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112 SURVIVAL OF VERY VERY LOW BIRTH WEIGHT INFANTS < 1,000 GRAMS DELIVERED EITHER BY CESAREAN SECTION OR SPONTANEOUS VAGINAL DELIVERY: A RETROSPECTIVE STUDY OVER 11 YEARS.
  1. B. W. Bonta,
  2. J. R. York,
  3. W. M. DeVoe
  1. Quillen College of Medicine, Johnson City, TN

Abstract

Lucey et al reported the fate of > 4,000 infants delivered between 1996 and 2000 from the Vermont Oxford database with birth weights 401-500 g and noted that among survivors, 55% were delivered by cesarean section (CS) compared to 5% by SVD. We looked retrospectively at outcomes of VVLBW infants delivered at JCMCH in Johnson City, TN, and treated in our NICU between 1/1994 and 12/2004 (11 years). Table 1 summarizes survival and complications between groups: *p < .05.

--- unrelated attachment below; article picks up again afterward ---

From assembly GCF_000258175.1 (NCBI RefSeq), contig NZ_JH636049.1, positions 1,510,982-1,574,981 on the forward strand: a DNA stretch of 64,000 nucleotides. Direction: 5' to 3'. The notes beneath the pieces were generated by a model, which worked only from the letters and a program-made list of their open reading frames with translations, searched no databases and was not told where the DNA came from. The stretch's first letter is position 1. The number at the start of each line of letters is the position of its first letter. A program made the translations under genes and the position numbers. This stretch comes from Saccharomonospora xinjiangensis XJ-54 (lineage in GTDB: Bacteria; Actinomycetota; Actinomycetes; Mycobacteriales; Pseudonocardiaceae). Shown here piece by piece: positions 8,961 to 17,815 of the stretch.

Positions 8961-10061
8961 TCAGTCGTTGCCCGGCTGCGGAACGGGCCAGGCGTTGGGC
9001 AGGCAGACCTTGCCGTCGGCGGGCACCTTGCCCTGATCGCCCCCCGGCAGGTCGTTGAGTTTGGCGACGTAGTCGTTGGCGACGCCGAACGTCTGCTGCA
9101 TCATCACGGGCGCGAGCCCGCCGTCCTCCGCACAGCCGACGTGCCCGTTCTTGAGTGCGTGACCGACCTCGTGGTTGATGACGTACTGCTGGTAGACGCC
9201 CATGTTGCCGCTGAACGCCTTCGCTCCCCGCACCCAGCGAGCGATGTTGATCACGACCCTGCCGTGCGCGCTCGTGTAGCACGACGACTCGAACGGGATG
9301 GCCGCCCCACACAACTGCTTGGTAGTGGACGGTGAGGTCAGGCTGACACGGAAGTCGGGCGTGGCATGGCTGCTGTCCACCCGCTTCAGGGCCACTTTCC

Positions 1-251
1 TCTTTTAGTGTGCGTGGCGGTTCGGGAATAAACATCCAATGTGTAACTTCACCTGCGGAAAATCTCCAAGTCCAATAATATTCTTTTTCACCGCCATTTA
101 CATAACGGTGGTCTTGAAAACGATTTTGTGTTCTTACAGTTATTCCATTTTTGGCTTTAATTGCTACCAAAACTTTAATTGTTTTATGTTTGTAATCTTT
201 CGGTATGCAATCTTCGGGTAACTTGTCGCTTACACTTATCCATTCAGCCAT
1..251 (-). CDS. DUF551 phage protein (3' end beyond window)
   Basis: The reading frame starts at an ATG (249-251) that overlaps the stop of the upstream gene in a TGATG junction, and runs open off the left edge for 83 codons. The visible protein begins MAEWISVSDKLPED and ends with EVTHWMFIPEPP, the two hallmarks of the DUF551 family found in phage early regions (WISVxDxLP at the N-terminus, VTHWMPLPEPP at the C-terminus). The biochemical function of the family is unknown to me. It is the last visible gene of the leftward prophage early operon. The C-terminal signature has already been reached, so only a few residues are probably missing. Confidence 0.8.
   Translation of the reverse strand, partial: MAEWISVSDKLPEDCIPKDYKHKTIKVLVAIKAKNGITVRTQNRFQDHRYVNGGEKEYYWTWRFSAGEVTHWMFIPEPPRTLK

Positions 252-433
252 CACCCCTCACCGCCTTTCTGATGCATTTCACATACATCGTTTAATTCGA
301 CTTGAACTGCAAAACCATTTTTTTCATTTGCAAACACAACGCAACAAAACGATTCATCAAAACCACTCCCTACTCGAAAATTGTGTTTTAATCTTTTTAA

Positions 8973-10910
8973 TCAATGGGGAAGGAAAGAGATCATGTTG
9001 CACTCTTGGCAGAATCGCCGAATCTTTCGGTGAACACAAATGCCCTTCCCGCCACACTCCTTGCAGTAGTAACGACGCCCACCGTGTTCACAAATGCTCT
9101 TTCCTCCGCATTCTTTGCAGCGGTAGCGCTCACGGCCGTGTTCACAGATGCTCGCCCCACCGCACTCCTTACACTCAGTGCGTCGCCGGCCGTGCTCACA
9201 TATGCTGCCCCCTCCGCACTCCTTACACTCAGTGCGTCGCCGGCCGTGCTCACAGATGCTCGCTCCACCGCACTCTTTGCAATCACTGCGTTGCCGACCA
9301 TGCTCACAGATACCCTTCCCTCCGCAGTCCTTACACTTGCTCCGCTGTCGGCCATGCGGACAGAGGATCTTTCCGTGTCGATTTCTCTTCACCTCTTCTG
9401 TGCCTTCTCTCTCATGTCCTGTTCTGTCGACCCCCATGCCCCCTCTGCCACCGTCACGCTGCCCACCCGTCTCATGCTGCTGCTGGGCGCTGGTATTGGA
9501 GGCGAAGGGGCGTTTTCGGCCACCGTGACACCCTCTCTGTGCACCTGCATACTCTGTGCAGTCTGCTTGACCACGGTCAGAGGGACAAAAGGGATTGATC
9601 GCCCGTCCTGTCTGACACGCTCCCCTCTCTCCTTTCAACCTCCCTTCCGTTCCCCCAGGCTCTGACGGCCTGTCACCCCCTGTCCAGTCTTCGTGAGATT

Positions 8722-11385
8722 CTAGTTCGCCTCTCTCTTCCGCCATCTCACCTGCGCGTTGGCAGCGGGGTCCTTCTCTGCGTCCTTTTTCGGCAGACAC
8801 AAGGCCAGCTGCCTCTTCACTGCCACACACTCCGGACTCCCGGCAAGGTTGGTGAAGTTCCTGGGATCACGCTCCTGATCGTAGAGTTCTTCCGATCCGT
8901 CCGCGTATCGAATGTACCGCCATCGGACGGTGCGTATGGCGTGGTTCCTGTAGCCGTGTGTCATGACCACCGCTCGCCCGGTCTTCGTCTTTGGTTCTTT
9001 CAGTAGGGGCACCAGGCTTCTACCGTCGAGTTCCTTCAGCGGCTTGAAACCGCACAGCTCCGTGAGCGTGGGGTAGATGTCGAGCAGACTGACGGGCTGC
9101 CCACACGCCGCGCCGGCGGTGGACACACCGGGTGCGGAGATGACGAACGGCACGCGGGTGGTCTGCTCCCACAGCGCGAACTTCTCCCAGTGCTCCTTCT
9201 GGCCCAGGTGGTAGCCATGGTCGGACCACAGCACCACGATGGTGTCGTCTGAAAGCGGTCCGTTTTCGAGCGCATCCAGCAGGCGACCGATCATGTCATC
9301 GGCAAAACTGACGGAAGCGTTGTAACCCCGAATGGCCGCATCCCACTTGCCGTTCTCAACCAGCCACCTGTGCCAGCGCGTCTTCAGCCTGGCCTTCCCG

A statistically significant difference may be noted in the incidence of maternal preeclampsia and percentage of SGA infants among those delivered by CS. Survival was greater among infants delivered by CS vs VD (71% vs 60%; p < .05); no statistically significant differences noted among groups with regard to major morbidities (hsPDA, IPH, severe IVH, PVL, threshold ROP), suggesting that these morbidities are more associated with events that occur following delivery. Our data suggest an advantage with CS mode of delivery among VVLBW premature infants to enhance survival.

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